Alternatives to Glass for Wine Packaging: Can Plastic Perform?

In this age of environmental awareness, the wine industry is frequently tuned in to environmentally-friendly alternatives to the status-quo.  For example, wineries have been known to recycle their wastes for animal feed, fertilizer, or even pharmaceuticals, in addition to reevaluating how their wines are distributed to customers.  One side of the wine business that is starting to garner more attention is the packaging aspect.  Wine is not only packaged in glass bottles, but also in plastic bags, plastic bottles, and even cans.

Studies and speculation have shown, however, that the type of packaging used may influence the overall quality of the wine, which ultimately relates to the gas exchange between the wine and the atmosphere through the packaging.  The oxidation of wine, while important to the overall character of the wine at certain rates, may cause a loss of aromatic quality, the degradation of anthocyanins and tannins, and the appearance of a brown precipitate if too much oxygen is present.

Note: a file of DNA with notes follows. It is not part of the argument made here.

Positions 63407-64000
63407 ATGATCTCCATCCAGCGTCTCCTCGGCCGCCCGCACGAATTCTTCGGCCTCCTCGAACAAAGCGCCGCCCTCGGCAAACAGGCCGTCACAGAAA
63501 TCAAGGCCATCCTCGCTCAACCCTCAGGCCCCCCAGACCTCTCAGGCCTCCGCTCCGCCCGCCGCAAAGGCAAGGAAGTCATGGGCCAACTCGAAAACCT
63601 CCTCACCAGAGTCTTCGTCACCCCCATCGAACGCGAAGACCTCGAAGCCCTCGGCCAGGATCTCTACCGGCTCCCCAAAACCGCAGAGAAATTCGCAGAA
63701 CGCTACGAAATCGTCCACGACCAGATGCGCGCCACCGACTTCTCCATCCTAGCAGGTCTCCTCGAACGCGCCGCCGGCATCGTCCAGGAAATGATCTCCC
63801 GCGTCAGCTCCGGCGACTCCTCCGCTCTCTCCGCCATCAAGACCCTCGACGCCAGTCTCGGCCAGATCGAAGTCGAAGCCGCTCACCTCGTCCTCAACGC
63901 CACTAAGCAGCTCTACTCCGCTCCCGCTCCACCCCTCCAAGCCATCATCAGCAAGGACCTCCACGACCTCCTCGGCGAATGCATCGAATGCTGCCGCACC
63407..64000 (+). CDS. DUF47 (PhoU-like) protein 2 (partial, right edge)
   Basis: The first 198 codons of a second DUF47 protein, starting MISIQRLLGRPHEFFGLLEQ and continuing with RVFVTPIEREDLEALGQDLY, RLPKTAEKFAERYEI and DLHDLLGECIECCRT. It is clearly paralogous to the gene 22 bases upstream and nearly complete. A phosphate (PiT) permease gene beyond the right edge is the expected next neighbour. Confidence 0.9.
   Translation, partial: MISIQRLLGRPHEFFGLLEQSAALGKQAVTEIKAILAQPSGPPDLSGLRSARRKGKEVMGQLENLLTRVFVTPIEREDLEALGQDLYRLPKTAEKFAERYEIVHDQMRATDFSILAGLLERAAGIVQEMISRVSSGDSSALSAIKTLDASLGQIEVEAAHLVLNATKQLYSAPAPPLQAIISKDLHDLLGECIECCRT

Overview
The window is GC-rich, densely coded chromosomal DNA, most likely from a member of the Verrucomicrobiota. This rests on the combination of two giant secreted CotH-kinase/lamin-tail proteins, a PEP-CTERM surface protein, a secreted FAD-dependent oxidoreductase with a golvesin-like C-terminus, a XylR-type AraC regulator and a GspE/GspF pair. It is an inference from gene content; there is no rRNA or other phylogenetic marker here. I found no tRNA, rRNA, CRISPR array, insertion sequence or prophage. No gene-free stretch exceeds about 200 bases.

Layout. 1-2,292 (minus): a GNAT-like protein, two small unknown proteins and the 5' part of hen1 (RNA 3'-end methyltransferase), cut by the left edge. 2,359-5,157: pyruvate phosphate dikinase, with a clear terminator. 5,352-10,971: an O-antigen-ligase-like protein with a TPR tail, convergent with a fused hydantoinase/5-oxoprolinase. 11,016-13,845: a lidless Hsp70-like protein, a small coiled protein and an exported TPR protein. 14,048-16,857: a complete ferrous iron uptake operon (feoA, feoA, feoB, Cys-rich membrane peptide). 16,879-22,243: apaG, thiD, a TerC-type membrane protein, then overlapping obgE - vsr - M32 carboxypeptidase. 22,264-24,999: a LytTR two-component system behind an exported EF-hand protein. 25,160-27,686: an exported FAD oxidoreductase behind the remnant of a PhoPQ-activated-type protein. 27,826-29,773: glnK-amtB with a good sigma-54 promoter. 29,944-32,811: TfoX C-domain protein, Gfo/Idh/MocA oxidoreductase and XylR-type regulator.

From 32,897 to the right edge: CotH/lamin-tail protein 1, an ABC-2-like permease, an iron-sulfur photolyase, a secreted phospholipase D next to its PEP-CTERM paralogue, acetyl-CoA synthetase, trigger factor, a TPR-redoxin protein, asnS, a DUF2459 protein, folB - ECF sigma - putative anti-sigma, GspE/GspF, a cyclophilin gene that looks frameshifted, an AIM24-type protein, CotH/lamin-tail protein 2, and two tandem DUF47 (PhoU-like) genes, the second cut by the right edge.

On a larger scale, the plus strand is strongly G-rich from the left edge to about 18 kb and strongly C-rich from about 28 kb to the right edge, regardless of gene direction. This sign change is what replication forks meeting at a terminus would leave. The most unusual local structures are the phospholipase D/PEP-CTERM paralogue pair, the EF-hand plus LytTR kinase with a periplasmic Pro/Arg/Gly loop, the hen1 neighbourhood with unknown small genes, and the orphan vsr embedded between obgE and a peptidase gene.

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In recent years, a particular type of plastic has been developed to potentially help reduce the amount of oxidation in wines caused by poor packaging materials.  PET, otherwise known as polyethylene terephthalate, belongs to the polyester family, and has been developed for preservation of foods and beverages (sodas, juices, water, and now wine).  Chemically, PET is a combination of ethylene glycol and terephthalic acid, which form a polymer chain.  This chain is then broken down into small pellets, then heat applied to create a liquid which may then be formed into any desired shape.  Advantages to this type of material are cited as being transparent, low cost, and strength.  As a result of this technology, PET has been considered a potential acceptable replacement for glass, available in both single-layer and multi-layer forms.

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The PET multi-layer form was developed in an attempt to improve the gas barrier properties of the container, and consists of a three layer structure of PET – Gas Barrier Resin – PET, or a five layer structure of PET – Gas Barrier Resin – PET – Gas Barrier Resin – PET.  The gas barrier resin could be created using many compounds, with one example being an ethylene-vinyl alcohol copolymer and MXD6 nylon.  One potential environmental concern with the multi-layered PET containers is that the present of the polymers in the different layers make recycling more difficult and more expensive.  Boxed wine (i.e. Bag in Box®) uses similar technologies as PET, with multiple layers as described above.  To protect the bag, a cardboard box is employed.  Some studies have shown that PET bottles are capable of storing a wine up to 7 months, and are successful in slowing down the transfer of oxygen that would otherwise cause wine quality decay.